Does Risk Seeking Drive Stock Prices? A Stochastic Dominance Analysis of Aggregate Investor Preferences and Beliefs
We use various stochastic dominance criteria that account for (local) risk seeking to analyze market portfolio efficiency relative to benchmark portfolios formed on market capitalization, book-to-market equity ratio and price momentum. Our results suggest that reverse S-shaped utility functions with risk aversion for losses and risk seeking for gains can explain stock returns. The results are also consistent with a reverse S-shaped pattern of subjective probability transformation. The low average yield on big caps, growth stocks, and past losers may reflect investors’ twin desire for downside protection in bear markets and upside potential in bull markets.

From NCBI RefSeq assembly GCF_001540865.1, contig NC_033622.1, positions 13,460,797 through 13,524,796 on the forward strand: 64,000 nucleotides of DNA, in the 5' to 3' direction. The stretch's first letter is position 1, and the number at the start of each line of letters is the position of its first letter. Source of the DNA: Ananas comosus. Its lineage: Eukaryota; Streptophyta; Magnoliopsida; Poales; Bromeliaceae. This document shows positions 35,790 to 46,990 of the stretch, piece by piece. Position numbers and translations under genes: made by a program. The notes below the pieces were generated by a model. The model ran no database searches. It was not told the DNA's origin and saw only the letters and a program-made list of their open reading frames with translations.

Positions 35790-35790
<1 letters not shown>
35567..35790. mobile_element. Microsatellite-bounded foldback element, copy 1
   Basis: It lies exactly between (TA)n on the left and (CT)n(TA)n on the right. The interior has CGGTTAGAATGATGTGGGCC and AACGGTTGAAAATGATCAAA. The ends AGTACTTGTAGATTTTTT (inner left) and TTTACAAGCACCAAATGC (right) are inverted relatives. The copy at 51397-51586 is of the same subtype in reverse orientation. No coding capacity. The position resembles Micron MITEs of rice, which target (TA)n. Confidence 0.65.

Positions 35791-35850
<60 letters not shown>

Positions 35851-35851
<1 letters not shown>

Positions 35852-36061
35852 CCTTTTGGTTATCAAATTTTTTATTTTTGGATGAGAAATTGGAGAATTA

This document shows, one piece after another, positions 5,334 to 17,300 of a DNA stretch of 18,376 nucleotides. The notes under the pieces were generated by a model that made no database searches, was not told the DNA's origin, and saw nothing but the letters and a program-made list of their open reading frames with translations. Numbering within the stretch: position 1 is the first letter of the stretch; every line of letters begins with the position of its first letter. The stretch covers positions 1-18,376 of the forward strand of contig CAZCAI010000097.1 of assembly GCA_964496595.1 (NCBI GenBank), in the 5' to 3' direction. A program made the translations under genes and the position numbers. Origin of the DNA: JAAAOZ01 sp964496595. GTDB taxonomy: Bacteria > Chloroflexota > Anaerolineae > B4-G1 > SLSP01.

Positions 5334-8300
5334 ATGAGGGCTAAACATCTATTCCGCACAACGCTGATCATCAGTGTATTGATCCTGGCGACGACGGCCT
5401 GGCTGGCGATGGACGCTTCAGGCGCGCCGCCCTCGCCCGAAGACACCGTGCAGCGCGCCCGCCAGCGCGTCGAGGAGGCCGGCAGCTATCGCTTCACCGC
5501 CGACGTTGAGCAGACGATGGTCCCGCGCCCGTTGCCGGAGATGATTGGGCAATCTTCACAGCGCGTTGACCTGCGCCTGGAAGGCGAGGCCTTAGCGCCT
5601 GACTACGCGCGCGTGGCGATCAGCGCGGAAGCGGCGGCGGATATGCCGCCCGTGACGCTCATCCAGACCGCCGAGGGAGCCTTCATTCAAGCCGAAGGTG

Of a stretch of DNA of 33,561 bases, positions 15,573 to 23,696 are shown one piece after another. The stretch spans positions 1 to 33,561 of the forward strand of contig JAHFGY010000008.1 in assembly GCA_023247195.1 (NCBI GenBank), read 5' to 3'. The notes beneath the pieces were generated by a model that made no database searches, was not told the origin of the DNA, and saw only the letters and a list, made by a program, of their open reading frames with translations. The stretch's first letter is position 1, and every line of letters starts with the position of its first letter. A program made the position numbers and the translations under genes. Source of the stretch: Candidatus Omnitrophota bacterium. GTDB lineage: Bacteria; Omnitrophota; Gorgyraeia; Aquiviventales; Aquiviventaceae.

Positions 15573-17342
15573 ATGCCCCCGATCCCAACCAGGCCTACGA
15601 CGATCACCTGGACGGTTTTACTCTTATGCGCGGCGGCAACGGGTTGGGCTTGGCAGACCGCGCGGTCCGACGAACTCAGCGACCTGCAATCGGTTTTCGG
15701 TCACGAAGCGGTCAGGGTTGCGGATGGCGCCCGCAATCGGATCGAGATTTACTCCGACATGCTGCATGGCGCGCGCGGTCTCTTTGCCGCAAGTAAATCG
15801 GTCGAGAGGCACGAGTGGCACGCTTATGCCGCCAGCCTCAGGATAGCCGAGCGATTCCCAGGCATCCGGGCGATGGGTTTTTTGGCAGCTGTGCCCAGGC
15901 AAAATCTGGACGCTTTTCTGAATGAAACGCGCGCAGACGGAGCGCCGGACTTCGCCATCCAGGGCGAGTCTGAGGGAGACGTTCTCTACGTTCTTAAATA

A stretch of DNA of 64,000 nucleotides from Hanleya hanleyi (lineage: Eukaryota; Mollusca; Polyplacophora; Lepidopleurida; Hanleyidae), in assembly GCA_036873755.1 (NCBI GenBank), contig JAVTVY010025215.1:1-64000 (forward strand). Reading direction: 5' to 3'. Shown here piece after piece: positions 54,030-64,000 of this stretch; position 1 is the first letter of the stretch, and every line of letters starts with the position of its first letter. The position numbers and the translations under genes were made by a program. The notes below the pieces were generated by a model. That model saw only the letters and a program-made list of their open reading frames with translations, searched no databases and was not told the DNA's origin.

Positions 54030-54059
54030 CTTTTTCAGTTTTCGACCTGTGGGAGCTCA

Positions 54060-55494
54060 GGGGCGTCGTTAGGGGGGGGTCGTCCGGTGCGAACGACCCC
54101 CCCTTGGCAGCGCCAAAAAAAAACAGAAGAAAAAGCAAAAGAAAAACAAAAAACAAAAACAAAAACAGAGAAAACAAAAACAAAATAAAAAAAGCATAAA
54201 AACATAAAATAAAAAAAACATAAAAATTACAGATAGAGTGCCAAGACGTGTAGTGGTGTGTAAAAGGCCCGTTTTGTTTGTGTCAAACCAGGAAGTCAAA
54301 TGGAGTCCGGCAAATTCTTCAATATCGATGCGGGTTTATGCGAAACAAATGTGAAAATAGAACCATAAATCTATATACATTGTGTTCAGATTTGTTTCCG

|Keywords||asset pricing, risk seeking, specification error, stochastic dominance|
|Persistent URL||dx.doi.org/10.1093/rfs/hhi021, hdl.handle.net/1765/14058|
Post, G.T., & Levy, H.. (2005). Does Risk Seeking Drive Stock Prices? A Stochastic Dominance Analysis of Aggregate Investor Preferences and Beliefs. The Review of Financial Studies, 18(3), 925–953. doi:10.1093/rfs/hhi021